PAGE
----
this is the archive for the ‘foooood’ category:

mango with sticky rice

i want to write an ode to the perfection that is mango with sticky rice… but i’m not a poet and words fail me. what is it about the combination of sweet glutinous rice cooked in coconut milk and buttery yellow mangoes that makes this probably the best dessert ever?

is it the hot and cold dynamic? is it the fact that there’s fruit to spice up what would otherwise be a milchreis? is it the coconut milk, mellowing the rice and turning the flavor into something exotic?

i have no answer to these questions. all i know is that whether they’re served in street food carts or on a restaurant table, the result is always the same: an explosion of flavors in our mouths that make our eyes close in happiness.

at some point we started cooking it on our temporary home in koh samui, because we couldn’t bear to go a minute longer without it. we’ve eaten so much of them that i fear that we’ll go through withdrawal symptoms once we get back.

alas, i’ve never seen a yellow mango in europe, and they’re so much better than our “normal” mangoes, that i wonder if we could get away with planting a mango tree in our backyard. it would take some years for it to grow, but it would definitely be worth it. mmmm….

sweet toasts

i didn’t expect toast to be such a big thing in thailand, but we’ve seen them a bit everywhere, always covered in garish toppings or (more often) condensed milk and served with hot or iced milk.

i confess it feels a bit strange for me to eat such sweet stuff on top of warm bread, the sweetness of the topping amplified by the heat becoming somewhat cloying… but truth be told, it kind of grew on me.

they come in all kinds of funky flavors, like taro, coconut or pandan custard (or the default, condensed milk). on our last day, we tried a different version at mont nom sod: steamed chunks of fluffy white bread, with a coconut custard dipping on the side. it’s soooo good!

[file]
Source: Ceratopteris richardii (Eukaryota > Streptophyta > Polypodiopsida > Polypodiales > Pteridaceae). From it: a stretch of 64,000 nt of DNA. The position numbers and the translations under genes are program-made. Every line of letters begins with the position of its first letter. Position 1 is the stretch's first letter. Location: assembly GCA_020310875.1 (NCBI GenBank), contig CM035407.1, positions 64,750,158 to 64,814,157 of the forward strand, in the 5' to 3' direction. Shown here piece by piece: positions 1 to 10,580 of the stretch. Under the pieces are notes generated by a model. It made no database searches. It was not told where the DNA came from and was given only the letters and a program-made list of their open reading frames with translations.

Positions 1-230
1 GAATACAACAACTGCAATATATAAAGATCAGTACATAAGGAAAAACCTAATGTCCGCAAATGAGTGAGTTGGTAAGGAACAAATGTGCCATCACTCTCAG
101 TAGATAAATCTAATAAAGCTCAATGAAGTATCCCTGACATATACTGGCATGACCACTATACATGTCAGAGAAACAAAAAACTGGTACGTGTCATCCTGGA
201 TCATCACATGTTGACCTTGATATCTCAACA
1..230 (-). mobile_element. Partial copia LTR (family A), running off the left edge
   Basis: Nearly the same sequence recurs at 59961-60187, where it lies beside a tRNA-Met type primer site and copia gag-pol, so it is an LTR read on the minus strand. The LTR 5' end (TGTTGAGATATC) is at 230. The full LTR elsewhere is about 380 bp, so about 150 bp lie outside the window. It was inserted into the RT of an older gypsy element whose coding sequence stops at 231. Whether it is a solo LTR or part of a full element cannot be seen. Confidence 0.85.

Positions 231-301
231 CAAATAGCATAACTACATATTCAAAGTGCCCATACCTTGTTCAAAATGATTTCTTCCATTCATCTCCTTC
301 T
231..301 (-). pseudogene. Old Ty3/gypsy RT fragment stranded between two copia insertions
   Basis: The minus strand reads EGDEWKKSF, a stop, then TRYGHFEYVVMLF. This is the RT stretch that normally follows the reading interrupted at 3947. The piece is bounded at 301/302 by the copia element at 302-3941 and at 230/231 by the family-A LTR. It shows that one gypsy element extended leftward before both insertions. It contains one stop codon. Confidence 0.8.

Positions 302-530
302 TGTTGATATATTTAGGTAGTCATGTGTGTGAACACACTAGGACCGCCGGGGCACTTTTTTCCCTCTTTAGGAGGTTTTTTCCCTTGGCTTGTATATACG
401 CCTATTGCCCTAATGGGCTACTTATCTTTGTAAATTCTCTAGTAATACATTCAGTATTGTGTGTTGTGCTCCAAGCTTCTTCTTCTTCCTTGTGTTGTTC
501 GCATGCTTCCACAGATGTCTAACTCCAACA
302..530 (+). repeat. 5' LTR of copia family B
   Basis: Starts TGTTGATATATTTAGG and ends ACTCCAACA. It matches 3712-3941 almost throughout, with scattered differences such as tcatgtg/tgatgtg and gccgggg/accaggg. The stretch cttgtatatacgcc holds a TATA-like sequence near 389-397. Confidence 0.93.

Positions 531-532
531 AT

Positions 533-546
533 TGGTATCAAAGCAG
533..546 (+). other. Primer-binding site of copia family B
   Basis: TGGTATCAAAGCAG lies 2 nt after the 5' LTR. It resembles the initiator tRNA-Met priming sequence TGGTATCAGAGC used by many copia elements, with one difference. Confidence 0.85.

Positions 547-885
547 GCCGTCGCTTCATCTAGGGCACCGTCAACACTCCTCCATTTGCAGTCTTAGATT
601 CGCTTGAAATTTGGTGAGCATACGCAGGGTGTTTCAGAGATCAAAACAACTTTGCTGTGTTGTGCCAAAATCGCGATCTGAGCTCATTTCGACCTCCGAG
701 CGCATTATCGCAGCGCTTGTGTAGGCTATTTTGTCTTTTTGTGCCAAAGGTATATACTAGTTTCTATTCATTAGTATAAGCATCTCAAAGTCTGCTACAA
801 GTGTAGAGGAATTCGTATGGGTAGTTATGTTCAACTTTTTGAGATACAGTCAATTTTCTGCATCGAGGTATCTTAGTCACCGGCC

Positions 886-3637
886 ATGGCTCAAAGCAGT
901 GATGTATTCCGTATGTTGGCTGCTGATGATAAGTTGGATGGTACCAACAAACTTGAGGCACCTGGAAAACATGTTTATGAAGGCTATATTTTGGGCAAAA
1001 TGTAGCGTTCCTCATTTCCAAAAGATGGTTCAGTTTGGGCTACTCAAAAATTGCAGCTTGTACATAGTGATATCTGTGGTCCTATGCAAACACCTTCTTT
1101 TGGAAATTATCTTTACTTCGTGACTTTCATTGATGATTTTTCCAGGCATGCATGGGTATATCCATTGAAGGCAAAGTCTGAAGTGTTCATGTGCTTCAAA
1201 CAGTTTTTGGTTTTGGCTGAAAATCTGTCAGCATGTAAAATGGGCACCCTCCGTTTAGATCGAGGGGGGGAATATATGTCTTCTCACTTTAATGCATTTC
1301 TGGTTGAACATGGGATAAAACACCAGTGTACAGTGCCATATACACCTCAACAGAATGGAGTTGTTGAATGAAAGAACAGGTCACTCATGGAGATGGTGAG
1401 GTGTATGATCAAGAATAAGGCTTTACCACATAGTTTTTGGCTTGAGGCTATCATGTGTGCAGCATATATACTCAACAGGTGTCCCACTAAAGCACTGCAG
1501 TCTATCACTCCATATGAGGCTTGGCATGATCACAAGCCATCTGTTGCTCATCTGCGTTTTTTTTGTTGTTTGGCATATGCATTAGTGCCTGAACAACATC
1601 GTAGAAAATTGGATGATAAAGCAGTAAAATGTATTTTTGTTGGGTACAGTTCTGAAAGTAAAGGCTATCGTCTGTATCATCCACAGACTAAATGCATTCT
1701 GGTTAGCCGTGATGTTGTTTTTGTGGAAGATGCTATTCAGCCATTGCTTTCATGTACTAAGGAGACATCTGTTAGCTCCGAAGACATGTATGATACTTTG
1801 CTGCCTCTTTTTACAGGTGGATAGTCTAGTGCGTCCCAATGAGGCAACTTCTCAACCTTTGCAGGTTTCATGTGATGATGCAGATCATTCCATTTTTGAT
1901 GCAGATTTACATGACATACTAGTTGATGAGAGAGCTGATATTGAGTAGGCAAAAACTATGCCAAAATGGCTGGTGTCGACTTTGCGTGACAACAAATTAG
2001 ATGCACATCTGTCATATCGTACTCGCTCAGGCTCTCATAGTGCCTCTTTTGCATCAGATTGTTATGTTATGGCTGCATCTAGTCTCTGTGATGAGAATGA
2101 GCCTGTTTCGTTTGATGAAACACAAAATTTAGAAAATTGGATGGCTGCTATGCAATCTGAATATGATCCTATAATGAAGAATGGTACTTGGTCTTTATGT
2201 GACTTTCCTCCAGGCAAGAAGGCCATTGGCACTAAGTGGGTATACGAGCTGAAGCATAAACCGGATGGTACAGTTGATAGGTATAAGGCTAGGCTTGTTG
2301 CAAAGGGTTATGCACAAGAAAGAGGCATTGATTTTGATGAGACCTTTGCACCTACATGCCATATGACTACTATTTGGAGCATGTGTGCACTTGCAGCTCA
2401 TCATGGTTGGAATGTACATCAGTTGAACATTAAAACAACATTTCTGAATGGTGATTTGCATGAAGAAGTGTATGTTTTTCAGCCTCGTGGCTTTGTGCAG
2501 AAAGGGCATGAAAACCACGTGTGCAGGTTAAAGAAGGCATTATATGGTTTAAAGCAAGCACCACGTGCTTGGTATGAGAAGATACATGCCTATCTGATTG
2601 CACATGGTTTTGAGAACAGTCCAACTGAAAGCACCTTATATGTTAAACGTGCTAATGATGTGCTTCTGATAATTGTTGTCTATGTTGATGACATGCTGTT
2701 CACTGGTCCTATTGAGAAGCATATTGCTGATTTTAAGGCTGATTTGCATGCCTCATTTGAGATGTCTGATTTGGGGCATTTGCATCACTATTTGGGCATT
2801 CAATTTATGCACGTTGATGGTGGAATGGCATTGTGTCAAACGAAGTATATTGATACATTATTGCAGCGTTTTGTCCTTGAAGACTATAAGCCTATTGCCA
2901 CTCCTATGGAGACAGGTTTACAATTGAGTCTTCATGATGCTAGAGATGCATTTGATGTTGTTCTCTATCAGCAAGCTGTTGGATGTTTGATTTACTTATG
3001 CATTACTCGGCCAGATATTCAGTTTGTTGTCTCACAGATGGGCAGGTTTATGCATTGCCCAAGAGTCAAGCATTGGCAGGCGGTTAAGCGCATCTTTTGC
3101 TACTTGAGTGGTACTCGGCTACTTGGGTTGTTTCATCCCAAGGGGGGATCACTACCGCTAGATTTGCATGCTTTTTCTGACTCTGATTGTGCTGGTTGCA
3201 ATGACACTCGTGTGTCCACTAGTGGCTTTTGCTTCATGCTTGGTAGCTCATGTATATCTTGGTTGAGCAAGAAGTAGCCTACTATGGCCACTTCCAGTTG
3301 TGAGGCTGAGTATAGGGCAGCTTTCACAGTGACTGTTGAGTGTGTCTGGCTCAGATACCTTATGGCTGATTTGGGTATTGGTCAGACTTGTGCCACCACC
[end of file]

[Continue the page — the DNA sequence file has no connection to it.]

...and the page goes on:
they are super popular with the teenagers in bangkok… i can understand why! :D

thai cerelac

…is a bit different from our own! first, they have these “stars puffs” thinguies that melt into nothing in your mouth and they taste a little bit like childhood.

but then, strolling around a fancy supermarket in chiang mai we found this:

what is this?! are they mixing cerelac with fish? is there a savory cerelac in thailand?! this is so intriguing that i’ve been regretting not bringing it to the hostel to give it a try. :(

how many varieties and regional flavours of cerelac are there in the world? perhaps we should do an exhaustive study… :D

butterfly pea tea

this is a very funky tea that we first learnt about on a cooking class in chiang mai. the class itself was conducted on a farm, and included a tour of the gardens. our very nice teacher showed us a bush of butterfly pea with its blueish/purple flowers in bloom, and instructed us to collect 3 each:

back in the kitchen, we put the flowers in a cup and drowned them in hot water…

…and after a moment, voilá! blue tea! :D

everyone was mesmerized by the color slowly leeching from the flower.

just this would be enough to delight me, but then we discovered that lowering the pH of the drink makes it change color to purple… so add some lime juice and voilá! :D

i’m hoping to bring back some seeds, to see if we can grow the bush at home and impress our guests with this concoction. wouldn’t that be fun!


we’re in thailand at the moment, and this might be the “snackiest” country we’ve ever been in. everywhere there are salty and sweet bites to be had — it feels practically obligatory to carry around some form of sustenance for the idle time.

we found malkist at the breakfast table of our guesthouse in chiang mai, and became fans of this chocolaty cookie.

it looks deceptively normal, like a butter cookie with a chocolate stuffing, but when you bite into it, the cookie dissolves into flakes (that fall everywhere if you’re not careful). chocolate is chocolate, but the cookie tastes slightly “malty”, which is nice for a change.

i approve!